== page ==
Q&A with Dan Schnur

first_imgUnruh Institute Director and former California Secretary of State candidate Dan Schnur granted the Daily Trojan an interview to talk about his recent campaign as a No Party Preference candidate — and what that means for the future of politics.  The following interview has been edited for space. Could you talk about why you ran for California Secretary of State without a party affiliation?I think there’s two questions there. One is why I became a No Party Preference voter, and the second is why it’s so important to the office. To answer in reverse order, it’s a pretty straightforward answer. The umpire shouldn’t be wearing a Dodgers or a Giants jersey, and by the same token, the state’s Chief Election Officer shouldn’t be Democrat or Republican. So I think it’s very important for the Secretary of State to be someone who isn’t beholden to either party.The other question is why I became No Party Preference. Like an increasing number of voters, I’ve begun to find that both parties are more ideologically extreme than my own political preferences. I’m for lower taxes and marriage equality, I’m tough on crime and I’m pro-choice, I believe that citizenship is a necessary part of immigration reform and that student test scores are a necessary part of teacher evaluation. That puts me fundamentally at both parties on a number of issues that are important to me.I feel like there’s a lot more pragmatism to that view, but when people see voters lined up on party lines and voting along party lines, there’s a feeling of solidarity. Where is that feeling of solidarity between No Party Preference voters, who might have seemingly disparate views? How do you generate solidarity in a voter base like that?We know that [No Party Preference] voters might hold both major parties in very low regard, but voters still use those traditional party identifiers as cues when they don’t have a great deal of other information available about the candidates. On one hand, the No Party Preference voting bloc is the fastest growing in California. On the other hand, it’s going to be some time before voters begin to relate that alternative to a particular set of policy and political choices. When you were running for Secretary of State did you notice a larger section of NPP voters? Something we certainly noticed during the campaign is that there’s been a great deal of statistical evidence in recent years to back up that instinct. Data shows NPP voters are now almost one quarter of the electorate in California. Polling shows that number is even greater among the millennial generation. Voters generally are increasingly identifying as independent of either party, but younger voters are doing so in much greater number. I’ve got a theory on that — my generation grew up in an era where there were three networks on the television and five buttons on the radio. We’re used to having a limited number of choices available. Today’s college students grew up in an era with an infinite number of entertainment options available to them. If you can have a thousand cable channels and literally millions of websites to visit, why in the world would you want to limit yourself to only two options when it comes to politics?But I am the second most important person in this conversation when it comes to millennial-based decisions, what’s your take on the situation?I don’t want to say that millennials are more educated, but I want to say that the fact that so much more information is available to us gives us the critical decision-making skills to allow us to discern between partisan politics, and what kind of policy we might want to get behind as it pertains to our personal well-being — much in the same way democracy was intended to function. It’s definitely not going to work as a two-party system in the future. But to bring this discussion back to you and what Unruh does, what kind of organizations are there to harbor this type of discussion on campus? There is not, not to my knowledge … Almost by definition, an organization of independents is an oxymoron. Where you begin to see those alternatives spring up on campus or in our community is around individual issues, rather than a third-party movement. The average person in college or elsewhere in the world doesn’t think, “I need to be a vanguard to start a third party alternative to Democrats and Republicans.” More likely is that they think, “Neither party is satisfactorily addressing my concerns about this particular issue, so I’m going to get involved with an organization that could make the kind of change that could work.” Is there anything else you wanted us to take away from your campaign for Secretary of State that we should have taken away as students?I don’t believe that [an] independent or NPP voter is inherently superior in any way to a member of one of the traditional parties. I would never dream of trying to convince a student who’s a principled conservative or a principled progressive to become more moderate. But one of the goals, one of the main goals of my campaign, was to make it clear that in addition to the principled progressives and the principled conservatives who populate California politics, is that there’s a need for a more aggressive option in between the 40-yard lines.I tell the students in my class that the difference between politics and football is that in politics, the victories come between the 40-yard lines. Even the most principled progressive or principled conservative in the world can’t make change exactly the way they want it, as long as we live in a democracy and not a monarchy. So the question becomes, “How do you bring those principled individuals on both sides closer to the middle in order to get something done?”last_img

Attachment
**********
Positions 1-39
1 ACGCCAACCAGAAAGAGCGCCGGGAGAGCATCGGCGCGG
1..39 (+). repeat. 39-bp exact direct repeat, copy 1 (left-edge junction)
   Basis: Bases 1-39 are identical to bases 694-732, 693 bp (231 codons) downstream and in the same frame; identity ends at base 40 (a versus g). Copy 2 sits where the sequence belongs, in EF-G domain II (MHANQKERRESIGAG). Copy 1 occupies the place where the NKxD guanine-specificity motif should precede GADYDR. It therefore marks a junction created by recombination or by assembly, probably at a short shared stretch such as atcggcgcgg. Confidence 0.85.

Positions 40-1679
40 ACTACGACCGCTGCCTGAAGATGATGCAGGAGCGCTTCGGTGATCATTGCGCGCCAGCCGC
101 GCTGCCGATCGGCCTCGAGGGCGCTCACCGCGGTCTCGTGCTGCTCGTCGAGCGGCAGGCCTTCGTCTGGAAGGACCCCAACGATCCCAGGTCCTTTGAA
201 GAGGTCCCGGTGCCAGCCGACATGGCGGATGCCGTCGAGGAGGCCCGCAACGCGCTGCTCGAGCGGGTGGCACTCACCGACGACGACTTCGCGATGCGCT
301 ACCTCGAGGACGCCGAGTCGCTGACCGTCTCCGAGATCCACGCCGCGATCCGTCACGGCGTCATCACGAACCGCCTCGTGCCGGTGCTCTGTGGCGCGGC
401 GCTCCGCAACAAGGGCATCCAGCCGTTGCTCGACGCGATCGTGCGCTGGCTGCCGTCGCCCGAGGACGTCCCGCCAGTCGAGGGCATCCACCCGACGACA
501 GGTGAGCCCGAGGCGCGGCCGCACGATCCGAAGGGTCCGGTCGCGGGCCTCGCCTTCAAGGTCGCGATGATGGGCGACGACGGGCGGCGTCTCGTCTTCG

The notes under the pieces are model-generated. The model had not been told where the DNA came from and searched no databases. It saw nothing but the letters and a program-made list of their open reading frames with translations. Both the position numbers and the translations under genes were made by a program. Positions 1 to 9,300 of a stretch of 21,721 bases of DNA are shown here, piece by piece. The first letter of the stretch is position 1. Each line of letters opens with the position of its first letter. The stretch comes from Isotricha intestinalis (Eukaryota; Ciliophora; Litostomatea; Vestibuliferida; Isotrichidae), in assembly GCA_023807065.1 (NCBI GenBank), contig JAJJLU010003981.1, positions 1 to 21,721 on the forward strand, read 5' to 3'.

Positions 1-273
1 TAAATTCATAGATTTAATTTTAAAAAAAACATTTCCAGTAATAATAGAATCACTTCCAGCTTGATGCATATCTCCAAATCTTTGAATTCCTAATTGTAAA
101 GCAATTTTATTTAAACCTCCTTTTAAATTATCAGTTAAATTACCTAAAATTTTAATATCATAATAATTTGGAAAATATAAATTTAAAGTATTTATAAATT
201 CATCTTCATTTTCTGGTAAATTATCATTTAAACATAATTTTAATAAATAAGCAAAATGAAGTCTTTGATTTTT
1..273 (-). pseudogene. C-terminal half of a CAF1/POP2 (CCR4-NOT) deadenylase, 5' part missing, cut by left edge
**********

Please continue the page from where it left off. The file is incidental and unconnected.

Leave a Reply

Your email address will not be published. Required fields are marked *